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None of the Above
     

None of the Above

4.4 18
by I. W. Gregorio
 

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None of the Above is a powerful story of discovering one’s true identity. This book will open hearts and change minds.”—Stephen Chbosky, bestselling author of The Perks of Being a Wallflower

Now in paperback—this relatable and groundbreaking story for the LGBTQIA+ audience is about a teenage girl

Overview

None of the Above is a powerful story of discovering one’s true identity. This book will open hearts and change minds.”—Stephen Chbosky, bestselling author of The Perks of Being a Wallflower

Now in paperback—this relatable and groundbreaking story for the LGBTQIA+ audience is about a teenage girl who discovers she was born intersex . . . and what happens when her secret is revealed to the entire school. Perfect for fans of If I Was Your Girl and Ask the Passengers.

When Kristin Lattimer is voted homecoming queen, it seems like another piece of her ideal life has fallen into place. She’s a champion hurdler with a full scholarship to college and she’s madly in love with her boyfriend. In fact, she’s decided that she’s ready to take things to the next level with him.

But Kristin’s first time isn’t the perfect moment she’s planned—something is very wrong. A visit to the doctor reveals the truth: Kristin is intersex, which means that though she outwardly looks like a girl, she has male chromosomes, not to mention boy “parts.”

Dealing with her body is difficult enough, but when her diagnosis is leaked to the whole school, Kristin’s entire identity is thrown into question. As her world unravels, can she come to terms with her new self?

Incredibly compelling and sensitively told, None of the Above is a thought-provoking novel that explores what it means to be a boy, a girl, or something in between.

Editorial Reviews

Publishers Weekly
★ 04/27/2015
A painful first sexual experience and a visit to the gynecologist confirm high-school senior Kristin's fears that she is different from other girls. Although she appears to be female on the outside, she is actually intersex. In this provocative and enlightening first novel, physician Gregorio creates a heart-wrenching story of self-discovery inspired by one of her patients. Overwhelmed by embarrassment, Kristen (who continues to identify as female) confides in only one person outside her family, but word gets out, and she soon becomes the target of cruel taunts from many students, including her enraged boyfriend. Once a confident homecoming queen and track star, Kristin no longer knows who she is or what the future will bring. It takes a courage and support from a therapist and an intersex college student for Kristen to accept that the perception of others does not define her identity. Kristin's harrowing quest to come to terms with the insensitivity of strangers and acquaintances will strike a familiar chord with any reader who has felt estranged. Ages 14–up. Agent: Jessica Regel, Foundry Literary + Media. (Apr.)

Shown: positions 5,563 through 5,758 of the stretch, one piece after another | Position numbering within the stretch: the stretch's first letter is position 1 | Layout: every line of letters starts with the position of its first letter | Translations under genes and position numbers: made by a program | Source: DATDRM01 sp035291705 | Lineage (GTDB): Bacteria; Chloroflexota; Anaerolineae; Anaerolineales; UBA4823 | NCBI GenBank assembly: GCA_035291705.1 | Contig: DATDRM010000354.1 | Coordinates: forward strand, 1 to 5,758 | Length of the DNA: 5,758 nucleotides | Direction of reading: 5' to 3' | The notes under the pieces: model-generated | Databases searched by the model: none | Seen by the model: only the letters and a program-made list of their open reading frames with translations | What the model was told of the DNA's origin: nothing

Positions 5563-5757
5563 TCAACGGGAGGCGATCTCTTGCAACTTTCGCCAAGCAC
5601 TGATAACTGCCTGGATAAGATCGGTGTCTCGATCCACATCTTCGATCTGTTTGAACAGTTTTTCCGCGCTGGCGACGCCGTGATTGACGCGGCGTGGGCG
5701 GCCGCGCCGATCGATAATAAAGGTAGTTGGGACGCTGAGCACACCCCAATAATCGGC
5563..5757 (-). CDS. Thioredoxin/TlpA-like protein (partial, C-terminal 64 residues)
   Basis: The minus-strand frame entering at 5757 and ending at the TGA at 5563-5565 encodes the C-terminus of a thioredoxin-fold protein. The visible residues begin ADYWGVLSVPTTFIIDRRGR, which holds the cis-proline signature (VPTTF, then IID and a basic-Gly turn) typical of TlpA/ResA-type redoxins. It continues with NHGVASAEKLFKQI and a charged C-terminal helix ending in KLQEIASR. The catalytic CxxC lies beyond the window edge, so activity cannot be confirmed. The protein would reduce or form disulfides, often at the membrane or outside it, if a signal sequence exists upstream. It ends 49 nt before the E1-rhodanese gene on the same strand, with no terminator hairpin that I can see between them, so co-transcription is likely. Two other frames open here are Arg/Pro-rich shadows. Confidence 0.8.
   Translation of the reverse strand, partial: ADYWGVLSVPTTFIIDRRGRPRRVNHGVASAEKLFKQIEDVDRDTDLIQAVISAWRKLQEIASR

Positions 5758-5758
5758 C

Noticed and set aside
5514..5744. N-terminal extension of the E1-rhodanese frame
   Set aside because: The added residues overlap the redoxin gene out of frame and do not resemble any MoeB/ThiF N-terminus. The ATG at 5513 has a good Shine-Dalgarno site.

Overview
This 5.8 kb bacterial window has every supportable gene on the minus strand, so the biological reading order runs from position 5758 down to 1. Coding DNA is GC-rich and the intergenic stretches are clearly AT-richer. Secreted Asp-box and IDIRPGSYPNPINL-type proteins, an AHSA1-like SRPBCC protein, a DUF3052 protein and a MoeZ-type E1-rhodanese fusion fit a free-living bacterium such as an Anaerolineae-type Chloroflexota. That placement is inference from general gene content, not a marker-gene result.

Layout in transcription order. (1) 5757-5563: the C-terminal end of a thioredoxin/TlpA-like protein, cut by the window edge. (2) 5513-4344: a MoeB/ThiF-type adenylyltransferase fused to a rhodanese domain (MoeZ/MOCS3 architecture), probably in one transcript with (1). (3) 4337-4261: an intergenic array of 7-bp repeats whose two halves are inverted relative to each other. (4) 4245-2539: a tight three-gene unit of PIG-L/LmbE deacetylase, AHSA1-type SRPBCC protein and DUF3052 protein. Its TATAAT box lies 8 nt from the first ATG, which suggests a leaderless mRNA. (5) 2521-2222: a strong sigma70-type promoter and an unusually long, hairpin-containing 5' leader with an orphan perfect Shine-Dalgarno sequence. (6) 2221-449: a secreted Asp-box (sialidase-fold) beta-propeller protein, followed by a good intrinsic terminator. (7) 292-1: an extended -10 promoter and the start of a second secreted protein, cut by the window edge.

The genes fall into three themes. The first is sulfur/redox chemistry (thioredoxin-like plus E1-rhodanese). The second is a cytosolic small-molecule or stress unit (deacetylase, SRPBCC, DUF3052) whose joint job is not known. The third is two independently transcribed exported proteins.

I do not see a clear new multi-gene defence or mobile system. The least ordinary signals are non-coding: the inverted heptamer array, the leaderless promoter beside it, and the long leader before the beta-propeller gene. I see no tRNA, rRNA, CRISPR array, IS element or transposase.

VOYA, February 2015 (Vol. 37, No. 6) - Barbara Johnston
Kristin Latimer seems to have everything: friends, the title of homecoming queen, a future college scholarship as a hurdler, and a great boyfriend. But when she decides to have sex with her adored Sam, it is a disaster. Unbelievable pain tells her that something is very wrong. A visit to the gynecologist reveals that Kristin is “intersex”—she not only lacks a uterus but also has male parts, gonads, inside her. With her world turned upside down, Kristin reveals her diagnosis to her two close friends. Before long, the news goes viral, and Kristin faces obnoxious sexual slurs, the loss of her boyfriend, and perhaps her scholarship. Depressed and reeling from such momentous changes, Kristin struggles to adapt to her new reality and to regain hope about life and her future. Well written by a female surgeon who has operated on patients like Kristin, this book imparts up-to-date information about the diagnosis of intersex/hermaphrodite and its impact—for example, track star Caster Semenya initially was forced to withdraw from competition. The author emphasizes that Kristin, the homecoming queen, is the same person before and after her diagnosis, but ignorance and misunderstanding precipitate the ugly reactions to her condition. All the medical facts are skillfully woven into this compelling and touching narrative. Likable Kristin and her high school circle are typical of today’s teens, who juggle academics, volunteering, playing sports, partying, and even having sex; however, None Of The Above rises above most young adult fiction because it has potential to evoke significant change. Reviewer: Barbara Johnston; Ages 15 to 18.
School Library Journal
01/01/2015